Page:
On Saturday, we were driving home from a birthday party. Anders was holding a blue balloon, formerly used to decorate a table, and chattering excitedly about the day. I was nodding my head along to the rhythm of his voice. We agreed that the party was fun, that it would be his birthday soon too, and that blue was the best tasting of all colored icings.
That’s when he asked me if he could have a piece of string when we got home.
“String? What do you want a piece of string for?” I asked.
“For my balloon, mom. Balloons without strings can’t fly. I want this one to fly. So, I need to tie it with a string.”
This moment, this completely simple moment, was profound to me. I looked at my husband and we both chuckled at our son’s deductive reasoning. Knowing nothing of science, I too might decide that strings give balloons their ability to float. I explained to him that the power did not reside in the string, but in what the balloon was filled with. His was filled with air and would never fly the way a balloon filled with Helium could. I spared him the part about Helium being one of six noble gases — the least reactive next to Neon. After all, I didn’t want to spoil the surprise that awaited him in freshman chemistry.
It was an innocent and sweet moment, a glimpse into the naivety of a child, but it also sparked (or perhaps reignited) a realization of my own. What if I hadn’t explained to him that a string wouldn’t allow the balloon to fly? What if I allowed him to continue in this misguided way of thinking? In this instance, one might argue little harm would be done. Perhaps he’d find string to tie to the balloon and learn that his presumption was incorrect, but what about other inferences and conclusions our children form on a daily basis? The ones that left uncorrected will do damage?
It wasn’t so long ago that Anders and I sat flipping through channels on a Saturday morning. I stopped on a cartoon and turned to him for approval. “I don’t want to watch shows with brown people,” he said. I ran a gamut of emotions in that moment — shame, anger, sadness. I felt them all. After a heart-to-heart talk, I learned that Anders had been pushed on the playground by a kid at school. He had just begun attending preschool. Previously, he was cared for by my sister in her home while I worked and this was his first experience with children of other ethnicities and also with bullying. His mind had connected the two.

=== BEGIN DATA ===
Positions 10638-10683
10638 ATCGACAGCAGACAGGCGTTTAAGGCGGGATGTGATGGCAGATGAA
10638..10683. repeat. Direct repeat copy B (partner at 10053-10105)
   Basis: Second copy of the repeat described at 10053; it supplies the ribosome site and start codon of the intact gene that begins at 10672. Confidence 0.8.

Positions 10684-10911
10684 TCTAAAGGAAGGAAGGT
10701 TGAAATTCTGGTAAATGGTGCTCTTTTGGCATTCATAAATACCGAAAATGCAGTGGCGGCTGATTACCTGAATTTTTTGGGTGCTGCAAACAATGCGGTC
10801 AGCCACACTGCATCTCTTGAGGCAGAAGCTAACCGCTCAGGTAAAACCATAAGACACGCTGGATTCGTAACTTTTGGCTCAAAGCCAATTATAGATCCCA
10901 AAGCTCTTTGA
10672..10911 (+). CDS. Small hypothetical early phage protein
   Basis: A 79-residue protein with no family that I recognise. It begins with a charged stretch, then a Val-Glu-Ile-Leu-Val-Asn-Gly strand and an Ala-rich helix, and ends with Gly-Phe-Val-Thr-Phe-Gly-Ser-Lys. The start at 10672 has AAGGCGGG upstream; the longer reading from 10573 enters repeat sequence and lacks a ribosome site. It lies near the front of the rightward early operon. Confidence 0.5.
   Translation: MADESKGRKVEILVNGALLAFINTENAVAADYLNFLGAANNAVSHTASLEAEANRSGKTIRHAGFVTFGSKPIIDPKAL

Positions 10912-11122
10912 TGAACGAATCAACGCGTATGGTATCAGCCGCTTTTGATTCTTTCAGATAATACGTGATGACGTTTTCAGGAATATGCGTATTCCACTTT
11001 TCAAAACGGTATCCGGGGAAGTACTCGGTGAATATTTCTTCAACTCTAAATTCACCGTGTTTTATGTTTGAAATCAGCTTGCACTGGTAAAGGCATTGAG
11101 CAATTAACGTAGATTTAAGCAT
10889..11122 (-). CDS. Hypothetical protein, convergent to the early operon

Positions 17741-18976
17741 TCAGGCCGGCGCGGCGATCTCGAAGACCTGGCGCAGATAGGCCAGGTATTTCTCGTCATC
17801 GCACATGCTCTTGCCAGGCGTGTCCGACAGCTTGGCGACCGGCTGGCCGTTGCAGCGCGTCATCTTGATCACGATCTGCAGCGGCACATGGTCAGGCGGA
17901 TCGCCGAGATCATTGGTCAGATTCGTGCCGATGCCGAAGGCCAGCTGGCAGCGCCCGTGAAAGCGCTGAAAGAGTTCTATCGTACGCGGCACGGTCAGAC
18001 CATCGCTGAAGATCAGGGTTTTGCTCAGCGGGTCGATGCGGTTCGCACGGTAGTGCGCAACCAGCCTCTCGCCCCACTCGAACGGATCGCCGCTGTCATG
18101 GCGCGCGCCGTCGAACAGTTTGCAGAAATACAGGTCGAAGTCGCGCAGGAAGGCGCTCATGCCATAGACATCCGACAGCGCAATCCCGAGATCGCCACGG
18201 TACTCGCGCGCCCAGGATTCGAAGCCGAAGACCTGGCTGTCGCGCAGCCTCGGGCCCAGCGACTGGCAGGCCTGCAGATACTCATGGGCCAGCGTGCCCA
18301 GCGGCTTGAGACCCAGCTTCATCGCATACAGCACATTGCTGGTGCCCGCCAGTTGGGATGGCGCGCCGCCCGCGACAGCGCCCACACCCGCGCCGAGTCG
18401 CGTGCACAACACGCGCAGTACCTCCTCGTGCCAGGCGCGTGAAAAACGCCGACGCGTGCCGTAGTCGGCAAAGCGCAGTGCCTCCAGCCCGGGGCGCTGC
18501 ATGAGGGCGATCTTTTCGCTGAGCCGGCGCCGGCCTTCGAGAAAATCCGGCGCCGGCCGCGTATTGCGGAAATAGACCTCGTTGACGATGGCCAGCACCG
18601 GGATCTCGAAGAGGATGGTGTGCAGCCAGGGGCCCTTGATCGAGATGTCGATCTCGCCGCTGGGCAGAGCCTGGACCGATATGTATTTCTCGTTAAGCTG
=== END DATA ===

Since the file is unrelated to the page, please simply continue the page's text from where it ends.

I spent a lot of time that morning talking with him. It was a conversation I had to get right because it was one that, to me, my success as a parent hinged upon. Raising a tolerant and open-minded adult is my measure of success for parenthood. Afterwards, I had thoughts similar to the ones I had following our chat about the balloon, only these troubled me much more.
We, as parents, are all shaping minds. Sure, they may reach adulthood and abandon our ideas. They will grow into their own person, but the core values instilled in them? That is a seed that we plant.
Children aren’t born as sexists or bigots or racists or close-minded. Quite the contrary, they are open. Open even to the fun and magical idea that strings grant the power of flight. It is we who close their minds for them. The responsibilities we hold as parents aren’t just to our children, but to the world and future at large.
Sometimes motherhood is a lot like standing next to the ocean. I feel small, overwhelmed, when I look out at the next 14 years stretched before us, and the decades that follow when I hope my input and guidance will still be of value to him.
I can only hope that somewhere between bullies and balloons he receives the message I am trying my best to deliver to him.
Photo credit: Flickr